GPUTejas Overview

GpuTejas is a highly configurable simulator and it can seamlessly simulate advanced GPU architectures such as Tesla, Fermi, and Kepler. A CUDA executable is given as an input to the simulator. We first use an instrumented version of Ocelot to run the executable, and then generate a set of trace files. These trace files primarily contain information regarding the instructions being executed, including the instruction type, instruction pointer (IP), and the corresponding PTX instruction. Note that (PTX) (Parallel Thread Execution) is an intermediate device language, which has to be converted into device specific binary code for native execution. The trace additionally contains the list of memory addresses (if it is a load/store instruction) accessed by an instruction. We also embed some metadata along with every trace file. The metadata lists the number of kernels, the grid sizes in each kernel, and the number of blocks present in each kernel.

These traces undergo another pass to reduce the size of the files. It was observed that all the blocks of a kernel contain the same set of instructions. Thus, redundant information was getting saved in the trace files for every block. We stored the information regarding these instructions separately in a hashfile. Our post-processing scripts subsequently generate new trace files that only contain the instruction pointers of instructions. These instruction pointers map to the actual instructions in the hashfile. Note that, these instructions are translated to specific instruction classes before storing them into the hashfiles. This further reduces the space occupied by the traces being generated.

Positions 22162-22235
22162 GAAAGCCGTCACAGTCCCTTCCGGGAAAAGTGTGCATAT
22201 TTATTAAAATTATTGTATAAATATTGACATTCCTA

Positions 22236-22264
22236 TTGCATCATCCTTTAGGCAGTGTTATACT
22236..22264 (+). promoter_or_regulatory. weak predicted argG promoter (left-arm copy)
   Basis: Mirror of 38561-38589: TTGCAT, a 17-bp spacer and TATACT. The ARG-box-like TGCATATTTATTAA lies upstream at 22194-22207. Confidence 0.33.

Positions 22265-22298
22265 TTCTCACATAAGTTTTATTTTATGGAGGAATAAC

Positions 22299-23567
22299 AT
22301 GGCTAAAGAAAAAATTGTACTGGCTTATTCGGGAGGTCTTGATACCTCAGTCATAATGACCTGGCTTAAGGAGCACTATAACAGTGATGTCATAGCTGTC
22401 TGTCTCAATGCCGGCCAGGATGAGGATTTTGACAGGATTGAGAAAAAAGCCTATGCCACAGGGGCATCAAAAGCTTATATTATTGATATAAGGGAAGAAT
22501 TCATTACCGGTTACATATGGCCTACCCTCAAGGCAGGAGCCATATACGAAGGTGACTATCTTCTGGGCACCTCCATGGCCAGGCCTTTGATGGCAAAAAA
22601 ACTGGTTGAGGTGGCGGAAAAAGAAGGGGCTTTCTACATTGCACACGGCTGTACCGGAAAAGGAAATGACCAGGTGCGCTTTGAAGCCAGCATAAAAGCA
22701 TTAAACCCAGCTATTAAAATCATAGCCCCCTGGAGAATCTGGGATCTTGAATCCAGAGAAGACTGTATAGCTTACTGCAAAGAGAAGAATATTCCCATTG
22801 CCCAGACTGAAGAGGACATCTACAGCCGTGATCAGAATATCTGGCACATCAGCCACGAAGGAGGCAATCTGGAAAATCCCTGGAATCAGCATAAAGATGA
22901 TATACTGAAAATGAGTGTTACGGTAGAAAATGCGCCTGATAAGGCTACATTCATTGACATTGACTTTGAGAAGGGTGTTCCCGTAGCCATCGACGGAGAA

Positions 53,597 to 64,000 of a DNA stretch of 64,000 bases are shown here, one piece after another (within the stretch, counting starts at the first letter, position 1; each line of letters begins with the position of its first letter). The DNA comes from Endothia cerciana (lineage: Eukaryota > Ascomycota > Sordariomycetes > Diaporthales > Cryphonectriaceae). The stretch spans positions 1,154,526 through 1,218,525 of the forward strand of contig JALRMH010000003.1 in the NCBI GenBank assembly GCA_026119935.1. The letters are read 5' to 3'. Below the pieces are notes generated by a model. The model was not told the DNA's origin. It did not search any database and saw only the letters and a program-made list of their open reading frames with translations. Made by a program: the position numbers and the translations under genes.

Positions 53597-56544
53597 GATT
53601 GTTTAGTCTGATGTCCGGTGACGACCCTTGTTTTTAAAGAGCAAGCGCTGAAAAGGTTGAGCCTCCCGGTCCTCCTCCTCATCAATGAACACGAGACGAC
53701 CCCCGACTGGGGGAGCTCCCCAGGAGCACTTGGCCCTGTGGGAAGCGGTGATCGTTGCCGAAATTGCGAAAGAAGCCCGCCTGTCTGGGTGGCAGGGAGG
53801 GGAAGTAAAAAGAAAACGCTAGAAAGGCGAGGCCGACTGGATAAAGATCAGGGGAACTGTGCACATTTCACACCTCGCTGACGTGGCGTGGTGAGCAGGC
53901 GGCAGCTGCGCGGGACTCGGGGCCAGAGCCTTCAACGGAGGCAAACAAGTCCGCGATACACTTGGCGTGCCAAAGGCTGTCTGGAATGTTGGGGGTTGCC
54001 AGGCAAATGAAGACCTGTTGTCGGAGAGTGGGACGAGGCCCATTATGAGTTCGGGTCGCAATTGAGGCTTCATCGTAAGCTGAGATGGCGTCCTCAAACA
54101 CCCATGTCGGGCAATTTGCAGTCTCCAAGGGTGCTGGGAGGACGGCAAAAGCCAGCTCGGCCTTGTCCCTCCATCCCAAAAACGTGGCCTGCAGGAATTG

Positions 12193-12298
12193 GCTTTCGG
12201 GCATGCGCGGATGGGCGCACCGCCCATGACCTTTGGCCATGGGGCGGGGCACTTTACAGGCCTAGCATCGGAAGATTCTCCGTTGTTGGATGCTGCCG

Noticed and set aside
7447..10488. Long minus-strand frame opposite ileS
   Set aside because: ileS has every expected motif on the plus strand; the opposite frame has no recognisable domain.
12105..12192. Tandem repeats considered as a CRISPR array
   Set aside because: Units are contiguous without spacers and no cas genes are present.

The trace files generated in the second pass are read by the waiting Java simulation threads. The Java based simulator threads model the GPU, and the memory system. They are responsible for generating the timing information, and detailed execution statistics for each unit in the GPU, and the memory system.

The NVIDIA Tesla GPU contains a set of TPCs (Texture Processing Clusters), where each TPC contains a texture cache, and two SMs (Streaming Multiprocessors). Each SM contains 8 cores (Stream Processors (SPs)), instruction and constant caches, shared memory and two special function units (can perform integer, FP, and transcendental oper- ations). A typical CUDA computation is divided into a set of kernels (function calls to the GPU). Each kernel conceptually consists of a large set of computations. The computations are arranged as a grid of blocks, where each block contains a set of threads. The NVIDIA GPU defines the notion of a warp, which is a set of threads (typically in the same block) that are supposed to execute in a SIMD fashion. We simulate warps, blocks, grids, and kernels in GpuTejas.

We parallelize the simulation by allocating a set of SMs to each thread. In our simulation, each SM has its own local clock for maintaining the timing of instructions. Memory instructions are passed to the memory system, which sup- ports private SM caches, instruction caches, constant caches, shared memory, local memory and global memory. The important point to note here is that different Java threads do not operate in lock step. This can potentially create issues in the memory system, where we need to model both causality (load-store) order and contention. We adapt novel solutions to model these issues.